Do you think fat talk is worth trying to combat? Many say it is pointless…

I think it’s worth it, but I also think if the only step someone takes in this direction is simply stopping engaging in it themselves, that’s a huge start. It can seem overwhelming to fight such a huge cultural problem, but taking one “next right step” at a time still adds up and can lead to greater changes in the long run.

Constance Rhodes is the founder and CEO of FINDINGbalance, the leading Christian resource for DAILY help with eating and body image issues. Sign up for her free Daily Vitamin eDevo at findingbalance.com/dv.

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Weekend Wonderment: Inspiration from the Interweb 9/22/13

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Happy Weekend! Here is a dose of light, hope and courage to push back on darkness, cynicism and fear. And do not forget to laugh and breathe deeply.  Because it is good for your soul.

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Will.i.am + Sesame Street tell it like it is.

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Soap box issues alert! This article sums up the negative impact of weighing yourself frequently. If you are using your scale to make sure you are “ok”, you are probably giving the scale too much power over your mood and your wellness. What is keeping you from trusting your body? Reach out for specialized help if you find your worth and value are fused with the numbers on the scale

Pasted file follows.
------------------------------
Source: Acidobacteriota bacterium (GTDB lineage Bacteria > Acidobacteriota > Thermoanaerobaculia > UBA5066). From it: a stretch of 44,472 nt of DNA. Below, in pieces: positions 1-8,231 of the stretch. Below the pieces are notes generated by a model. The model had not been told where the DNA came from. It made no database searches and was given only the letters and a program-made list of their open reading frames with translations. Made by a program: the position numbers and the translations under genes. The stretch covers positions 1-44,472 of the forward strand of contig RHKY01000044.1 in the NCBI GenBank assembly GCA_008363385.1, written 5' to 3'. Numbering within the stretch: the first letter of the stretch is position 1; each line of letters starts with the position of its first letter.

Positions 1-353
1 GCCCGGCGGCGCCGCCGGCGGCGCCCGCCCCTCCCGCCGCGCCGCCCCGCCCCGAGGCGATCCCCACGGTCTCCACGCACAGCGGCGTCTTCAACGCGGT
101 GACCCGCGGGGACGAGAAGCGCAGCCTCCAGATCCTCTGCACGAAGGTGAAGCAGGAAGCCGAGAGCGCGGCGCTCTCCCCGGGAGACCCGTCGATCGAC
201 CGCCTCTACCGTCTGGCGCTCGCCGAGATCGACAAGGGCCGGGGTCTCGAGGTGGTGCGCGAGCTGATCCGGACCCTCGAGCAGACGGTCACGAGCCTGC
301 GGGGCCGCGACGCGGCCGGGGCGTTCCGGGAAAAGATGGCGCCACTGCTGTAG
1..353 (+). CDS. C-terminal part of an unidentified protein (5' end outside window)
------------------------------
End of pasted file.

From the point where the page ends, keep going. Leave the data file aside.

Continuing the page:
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I am sooo delighted with this new workbook by Mike Foster of People of the Second Chance.  I saw him speak earlier this year and his story, his passion for grace and for pushing back on unhealthy perfection filled my heart with joy. Stay tuned for some cool opportunities to through Freeway together as a Potentia community.  Yes. Please.

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Asking for help spikes our sense of vulnerability. We draw on courage to take that risk and open ourselves up to disappointment but also to love, blessings and grace. Some new research suggests we are not so good at assessing who will in fact respond positively to our request for help. Check it out and practice asking for help from the safe people in your life. Sometimes it is just about showing up and asking for help  – not whether people say, “Yes.” or “No.”

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Heart explosion. Love, patience, kindness and hockey.  Swoon.